Monday, February 09, 2009
No Pickle Juice at Buck Lake Ranch
Ole Gran'pa H. M. Crittick been taking too long to get back on the old computer contraption. But after kickin' back last night and watching a documentary called "Buck Lake Ranch - The Nashville North", ole Gran'pa just gotta give you an earful.
You won't find musical performances on this video, but I guarantee you, once you put it in, you'll kick back and wonder at the images, memories that it provides about a long ago venue that was very popular in Northern Indiana, Buck Lake Ranch.
The video is nicely done. We get to hear from many country legends - Little Jimmy Dickens, Bill Anderson, Loretta Lynn, Ray Price, Connie Smith along with Indiana's own legendary Joe Taylor of the Indiana Redbirds and Patsy Corbett.
You won't hear a long continuous dialog by any of the artists - but you will get a nicely organized arrangement of their memories in a way that tells the story of what Buck Lake Ranch was all about and why it was so popular.
You'll get to know who the owners were, Harry and Eleanor Smythe who created this little corner of country music history on about 80 acres on a 'rolling farm and timberland a few miles outside Angola, Indiana.
I know my aunt and uncle visited the venue - I've found pictures of their visits in their photos we inherited. And for the life of me, I have vague memories of maybe being there once when I was knee high to the weeds or maybe I have it confused with something else back in Indiana.
You get to see some snippets of performances without the audio to give you a feel for the stage shows. You also get a generous dose of the various introductions of the acts on the shows as well.
The artists tell you why they liked playing Buck Lake Ranch - the way it was setup. The way they had to move their instruments to the "Wigwam" when the weather got bad and they moved the music indoors. Each chapter gives you a different insight of what Buck Lake Ranch was about. It just seemed to flow naturally.
The key to it all was making it a family experience. The Smythes catered to the children a lot knowing that if they got the parents there, they would bring the whole family and would of course spend a little money.
You may wonder about the mention of pickle juice. Should I spoil it for you? The Smythes were kind to let the folks bring their own food in even though they did offer several concession stands with the usual southern, family style cooking. But where they drew the line was in letting people bring drinks in - they did not allow that as well, that's where they had to make a little money. And maybe you'll understand this pickle thing now.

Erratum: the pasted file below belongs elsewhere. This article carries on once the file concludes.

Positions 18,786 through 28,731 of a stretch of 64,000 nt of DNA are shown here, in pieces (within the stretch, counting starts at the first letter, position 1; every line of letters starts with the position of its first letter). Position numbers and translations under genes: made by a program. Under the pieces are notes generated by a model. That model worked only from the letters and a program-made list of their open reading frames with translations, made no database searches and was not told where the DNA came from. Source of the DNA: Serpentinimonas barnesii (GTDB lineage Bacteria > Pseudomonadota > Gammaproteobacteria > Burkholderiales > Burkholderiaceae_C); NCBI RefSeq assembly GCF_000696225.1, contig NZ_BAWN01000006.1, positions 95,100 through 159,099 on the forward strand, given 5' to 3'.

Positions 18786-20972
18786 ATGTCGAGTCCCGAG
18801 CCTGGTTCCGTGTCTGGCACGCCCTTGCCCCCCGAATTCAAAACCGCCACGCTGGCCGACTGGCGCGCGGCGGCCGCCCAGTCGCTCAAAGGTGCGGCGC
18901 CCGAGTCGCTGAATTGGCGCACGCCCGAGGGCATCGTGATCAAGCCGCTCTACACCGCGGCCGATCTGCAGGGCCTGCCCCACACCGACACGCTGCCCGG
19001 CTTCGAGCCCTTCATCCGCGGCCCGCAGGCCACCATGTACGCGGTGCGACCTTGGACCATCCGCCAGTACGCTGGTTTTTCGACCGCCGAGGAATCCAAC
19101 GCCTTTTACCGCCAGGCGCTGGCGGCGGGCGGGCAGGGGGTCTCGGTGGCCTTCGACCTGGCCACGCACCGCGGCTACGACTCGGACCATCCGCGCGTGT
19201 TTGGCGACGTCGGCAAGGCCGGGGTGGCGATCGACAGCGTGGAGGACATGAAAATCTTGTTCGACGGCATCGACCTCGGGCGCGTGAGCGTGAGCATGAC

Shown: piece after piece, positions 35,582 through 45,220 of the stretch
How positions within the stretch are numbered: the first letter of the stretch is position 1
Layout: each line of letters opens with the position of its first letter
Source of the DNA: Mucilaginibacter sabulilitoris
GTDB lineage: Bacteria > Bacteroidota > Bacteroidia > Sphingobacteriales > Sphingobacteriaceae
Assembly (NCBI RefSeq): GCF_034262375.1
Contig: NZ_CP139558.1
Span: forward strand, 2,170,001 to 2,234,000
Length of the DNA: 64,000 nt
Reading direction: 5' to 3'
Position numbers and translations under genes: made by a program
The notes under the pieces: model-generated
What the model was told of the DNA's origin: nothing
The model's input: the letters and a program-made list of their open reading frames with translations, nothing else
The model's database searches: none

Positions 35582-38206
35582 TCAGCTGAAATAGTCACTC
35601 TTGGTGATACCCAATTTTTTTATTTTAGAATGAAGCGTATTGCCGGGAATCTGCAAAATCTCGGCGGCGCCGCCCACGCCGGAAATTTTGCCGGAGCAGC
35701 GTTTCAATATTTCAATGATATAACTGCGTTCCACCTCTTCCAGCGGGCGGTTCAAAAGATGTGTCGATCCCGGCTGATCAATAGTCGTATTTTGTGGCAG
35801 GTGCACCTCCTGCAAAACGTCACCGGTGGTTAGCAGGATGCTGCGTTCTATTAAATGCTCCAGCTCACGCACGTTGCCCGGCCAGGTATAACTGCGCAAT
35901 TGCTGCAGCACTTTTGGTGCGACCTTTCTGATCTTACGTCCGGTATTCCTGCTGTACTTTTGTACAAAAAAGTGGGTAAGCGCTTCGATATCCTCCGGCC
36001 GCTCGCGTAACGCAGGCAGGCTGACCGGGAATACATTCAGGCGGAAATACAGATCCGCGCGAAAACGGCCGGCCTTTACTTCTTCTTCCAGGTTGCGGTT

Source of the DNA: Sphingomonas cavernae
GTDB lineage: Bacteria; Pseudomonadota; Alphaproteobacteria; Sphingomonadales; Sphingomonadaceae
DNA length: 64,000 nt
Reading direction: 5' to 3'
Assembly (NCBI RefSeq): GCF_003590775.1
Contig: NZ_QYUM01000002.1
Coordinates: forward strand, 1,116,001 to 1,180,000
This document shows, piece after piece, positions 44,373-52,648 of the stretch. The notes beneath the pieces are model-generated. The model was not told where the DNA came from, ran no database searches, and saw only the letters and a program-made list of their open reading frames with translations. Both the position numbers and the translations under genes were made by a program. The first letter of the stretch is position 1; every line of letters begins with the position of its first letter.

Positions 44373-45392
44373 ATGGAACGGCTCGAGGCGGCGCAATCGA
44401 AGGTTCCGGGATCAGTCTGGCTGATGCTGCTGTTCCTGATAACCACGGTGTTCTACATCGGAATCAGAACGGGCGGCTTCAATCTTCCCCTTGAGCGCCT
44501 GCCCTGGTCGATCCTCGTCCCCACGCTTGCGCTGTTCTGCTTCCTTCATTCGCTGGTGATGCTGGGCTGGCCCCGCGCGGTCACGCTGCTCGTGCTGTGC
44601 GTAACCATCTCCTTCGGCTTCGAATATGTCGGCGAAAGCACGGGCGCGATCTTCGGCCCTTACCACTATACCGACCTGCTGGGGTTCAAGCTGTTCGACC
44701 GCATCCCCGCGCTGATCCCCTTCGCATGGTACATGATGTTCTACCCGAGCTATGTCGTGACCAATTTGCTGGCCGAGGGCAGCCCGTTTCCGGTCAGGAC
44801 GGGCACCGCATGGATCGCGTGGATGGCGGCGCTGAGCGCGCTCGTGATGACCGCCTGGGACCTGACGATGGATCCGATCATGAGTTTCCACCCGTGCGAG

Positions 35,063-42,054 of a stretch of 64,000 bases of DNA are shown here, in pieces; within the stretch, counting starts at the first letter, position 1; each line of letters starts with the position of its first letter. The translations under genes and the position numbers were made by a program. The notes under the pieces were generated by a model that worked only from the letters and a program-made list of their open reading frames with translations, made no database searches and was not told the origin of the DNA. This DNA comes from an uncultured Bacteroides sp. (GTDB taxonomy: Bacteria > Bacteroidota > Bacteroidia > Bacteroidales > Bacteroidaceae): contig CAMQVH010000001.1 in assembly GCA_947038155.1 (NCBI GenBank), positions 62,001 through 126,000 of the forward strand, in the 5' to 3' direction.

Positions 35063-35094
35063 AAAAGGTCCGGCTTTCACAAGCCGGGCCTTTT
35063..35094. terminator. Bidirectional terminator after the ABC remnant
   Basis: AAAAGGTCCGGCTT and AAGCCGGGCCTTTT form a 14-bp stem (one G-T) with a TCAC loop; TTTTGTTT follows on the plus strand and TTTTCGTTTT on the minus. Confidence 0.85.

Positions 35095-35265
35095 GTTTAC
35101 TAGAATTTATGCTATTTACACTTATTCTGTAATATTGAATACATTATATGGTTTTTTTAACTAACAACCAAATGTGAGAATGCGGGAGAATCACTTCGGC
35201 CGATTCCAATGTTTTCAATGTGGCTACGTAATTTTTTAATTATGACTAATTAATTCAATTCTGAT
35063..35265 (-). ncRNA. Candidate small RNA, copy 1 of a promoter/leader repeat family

There are many, many pictures of Buck Lake Ranch and what it was all about - from the onstage performances, to the western village type setup on the grounds, the concert settings, the timberwood type stage it had. The artists tell you the acoustics were very good for that type of venue.
One of the artists played at Buck Lake Ranch 27 times (I can't read my own writing to tell you who that was)! Loretta Lynn told of wanting to play it again after she recalled she hadn't been there in a while. It was a part of country music Americana - those outdoor parks that featured country music on a Sunday afternoon. It allowed families an easy way to get out and enjoy the outdoors as well as an afternoon of entertainment.
Buck Lake Ranch opened for business back in 1947 and according to the video has only had three owners. The Smythes, like John Lair who created Renfro Valley, created a very unique setting that lasted for generations, entertaining families - a unique experience that seems to be a part of what country music's heritage is all about.
One of the other things we learned watching the video was the way the Smythes ran the operation. They were sticklers for punctuality and keeping things on time. The artists mention how they would make sure they didn't over-extend their shows to make sure it stayed on course. Standing in the wings offstage giving them signs - they had their ways of prodding the artists along. All of the artists had fond memories of their dealings with the Smythes.
Ole Gran'pa enjoyed this video put out by Newshound Productions (www.newshoundproductions.com) - my advice is to pop that bowl of popcorn, get your favorite beverage and sit back and enjoy your memories of Buck Lake Ranch or maybe, discovering it for the first time.
Buck Lake Ranch. Renfro Valley. Country music. Know what I mean?